Safety in a free, democratic society cannot rely solely on armed security agents or gun laws. Laws require the consent of those who are governed by them, and the police cannot be everywhere all the time. Like it or not, our safety is based on an unspoken social contract.
This contract carries the implicit understanding that in exchange for living with order and safety, we give up some degree of freedom. That “freedom,” if we want to call it that, requires us to exercise control over impulses that might lead to us harming others.
For the most part, these unspoken rules have worked. We usually go about our lives without worrying if we will be attacked walking the streets, shopping, watching a movie or going to school.
The shooting in Newtown, Connecticut, serves as a pointed reminder that our social contract is breaking down. That is because the most recent shooting was not an isolated incident. Earlier this month, an armed assailant killed two people before killing himself at a shopping mall in Portland, Oregon. In July, a gunman slaughtered 12 people in a crowded movie theater in Aurora, Colorado. The list goes on and on.
Given the frequency of these attacks it is clear that they can no longer be treated as aberrations or simply explained away as actions by a deranged man who had easy access to weapons.
Of course, part of that is true. In each case, mentally ill men with easy access to semi-automatic assault rifles devised ways to take innocent lives.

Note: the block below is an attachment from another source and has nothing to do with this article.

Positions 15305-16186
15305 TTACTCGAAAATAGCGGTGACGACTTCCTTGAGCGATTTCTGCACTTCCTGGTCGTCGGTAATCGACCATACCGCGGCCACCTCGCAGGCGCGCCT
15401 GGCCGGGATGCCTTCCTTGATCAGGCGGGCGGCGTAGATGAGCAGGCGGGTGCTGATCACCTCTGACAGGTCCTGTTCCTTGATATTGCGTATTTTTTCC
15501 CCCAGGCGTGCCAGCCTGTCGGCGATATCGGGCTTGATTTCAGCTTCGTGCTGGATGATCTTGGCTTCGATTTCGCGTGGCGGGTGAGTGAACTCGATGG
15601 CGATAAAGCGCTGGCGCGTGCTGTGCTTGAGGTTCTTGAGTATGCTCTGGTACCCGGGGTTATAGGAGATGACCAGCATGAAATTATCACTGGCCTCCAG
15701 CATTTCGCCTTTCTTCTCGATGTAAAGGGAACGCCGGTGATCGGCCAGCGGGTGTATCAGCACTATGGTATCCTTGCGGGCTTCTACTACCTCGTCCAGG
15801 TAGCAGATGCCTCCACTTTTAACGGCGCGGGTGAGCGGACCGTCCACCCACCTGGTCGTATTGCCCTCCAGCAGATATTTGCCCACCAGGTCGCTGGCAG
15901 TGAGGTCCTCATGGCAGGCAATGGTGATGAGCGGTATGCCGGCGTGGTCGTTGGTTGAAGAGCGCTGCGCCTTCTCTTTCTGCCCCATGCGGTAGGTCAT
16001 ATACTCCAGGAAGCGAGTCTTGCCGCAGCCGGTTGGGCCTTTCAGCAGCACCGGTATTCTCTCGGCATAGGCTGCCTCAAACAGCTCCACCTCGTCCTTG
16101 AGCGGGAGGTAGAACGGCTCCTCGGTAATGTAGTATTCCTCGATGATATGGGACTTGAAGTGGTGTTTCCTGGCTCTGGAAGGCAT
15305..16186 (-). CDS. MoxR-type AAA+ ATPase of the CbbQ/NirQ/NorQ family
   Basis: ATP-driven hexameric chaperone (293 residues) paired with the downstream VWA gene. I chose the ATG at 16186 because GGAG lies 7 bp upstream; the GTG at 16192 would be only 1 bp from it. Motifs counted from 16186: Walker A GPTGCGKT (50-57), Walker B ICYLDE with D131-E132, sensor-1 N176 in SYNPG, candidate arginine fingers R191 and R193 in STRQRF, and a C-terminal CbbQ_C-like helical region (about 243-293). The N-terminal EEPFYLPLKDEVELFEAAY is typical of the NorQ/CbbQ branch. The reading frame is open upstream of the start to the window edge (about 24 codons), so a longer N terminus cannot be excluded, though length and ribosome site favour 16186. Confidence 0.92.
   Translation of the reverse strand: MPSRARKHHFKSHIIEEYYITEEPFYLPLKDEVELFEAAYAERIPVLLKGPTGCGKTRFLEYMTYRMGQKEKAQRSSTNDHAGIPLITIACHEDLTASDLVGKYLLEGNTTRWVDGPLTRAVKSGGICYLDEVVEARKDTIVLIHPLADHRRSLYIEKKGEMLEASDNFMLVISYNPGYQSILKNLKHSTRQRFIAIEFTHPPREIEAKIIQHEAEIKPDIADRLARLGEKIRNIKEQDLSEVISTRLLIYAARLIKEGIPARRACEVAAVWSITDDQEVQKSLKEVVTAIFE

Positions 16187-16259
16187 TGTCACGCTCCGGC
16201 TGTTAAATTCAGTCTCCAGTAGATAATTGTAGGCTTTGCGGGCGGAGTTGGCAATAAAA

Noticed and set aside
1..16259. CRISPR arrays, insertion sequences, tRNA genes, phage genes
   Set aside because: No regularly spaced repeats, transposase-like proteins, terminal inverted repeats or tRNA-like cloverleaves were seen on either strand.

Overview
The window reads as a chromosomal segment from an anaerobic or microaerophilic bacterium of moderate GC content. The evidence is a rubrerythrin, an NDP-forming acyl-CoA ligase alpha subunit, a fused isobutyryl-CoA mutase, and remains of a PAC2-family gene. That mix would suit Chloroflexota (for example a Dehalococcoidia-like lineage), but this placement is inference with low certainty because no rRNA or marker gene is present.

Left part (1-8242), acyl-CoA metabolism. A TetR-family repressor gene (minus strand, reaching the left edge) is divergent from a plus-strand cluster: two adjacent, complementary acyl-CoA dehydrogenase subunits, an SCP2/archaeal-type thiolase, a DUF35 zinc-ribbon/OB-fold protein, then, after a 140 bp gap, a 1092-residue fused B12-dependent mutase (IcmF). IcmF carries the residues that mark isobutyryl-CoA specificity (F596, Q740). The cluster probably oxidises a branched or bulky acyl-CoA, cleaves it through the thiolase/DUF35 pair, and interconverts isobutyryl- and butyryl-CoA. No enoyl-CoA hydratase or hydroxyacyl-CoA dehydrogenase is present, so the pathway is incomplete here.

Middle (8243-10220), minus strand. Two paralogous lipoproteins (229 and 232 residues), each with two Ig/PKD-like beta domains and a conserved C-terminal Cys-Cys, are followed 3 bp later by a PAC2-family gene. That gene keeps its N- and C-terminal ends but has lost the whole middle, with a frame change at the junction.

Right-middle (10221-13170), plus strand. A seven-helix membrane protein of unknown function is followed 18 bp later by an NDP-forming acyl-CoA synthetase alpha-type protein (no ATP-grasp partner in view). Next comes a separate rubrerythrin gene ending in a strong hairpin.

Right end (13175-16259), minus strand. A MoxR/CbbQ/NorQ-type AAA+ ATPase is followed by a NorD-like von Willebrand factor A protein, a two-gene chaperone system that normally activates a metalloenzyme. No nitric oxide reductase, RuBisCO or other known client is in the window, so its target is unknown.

That is why those who think that we can solve this problem through additional security and gun control alone are fooling themselves. Who knows when or where the next mentally ill killer will plot an attack?
We live in a violent society with far too many guns, far too much anger and way too much alienation. The real problem is that the social contract is falling apart. The bonds that should prevent individuals from harming one another have deteriorated.
If all we do to seek solutions to the threat of violence is enact increased security measures, we continue to ignore the real source of our security— civic solidarity.
Each of the assailants in these mass shootings was described as a loner. This is important to consider because human beings are inherently social beings. People need people to survive. We need contact with others to sustain ourselves and to remind us of what it means to be human.
Schools are in some ways the most important social institutions in our society.
Our schools teach our children how to be members of society, and while some of what is learned may be problematic, schools nonetheless play a vital role in a society as diverse and complex as ours. That is why when our schools are attacked and when the safety of children can no longer be taken for granted, it is devastating to the social trust that is essential to hold our society together.
We must find ways to strengthen our bonds, to increase our connections to each other, to embrace the alienated and to care for the mentally ill.
When millions of new immigrants came into our society and when America
decided to stop segregating our society by race, our schools led the way in carrying out this work. We must turn to our schools once again as we seek to find a way to restore and revitalize the bonds that protect us and should hold us together.
The solution to the increasing violence in Baltimore, in Newtown and throughout the country must be found in reaffirming our dependence on one another.
In Washington there will be new laws put on the books but in our lives, in the places where we socialize, gather and work, our task is to strengthen our communities and rebuild the social bonds that hold us together.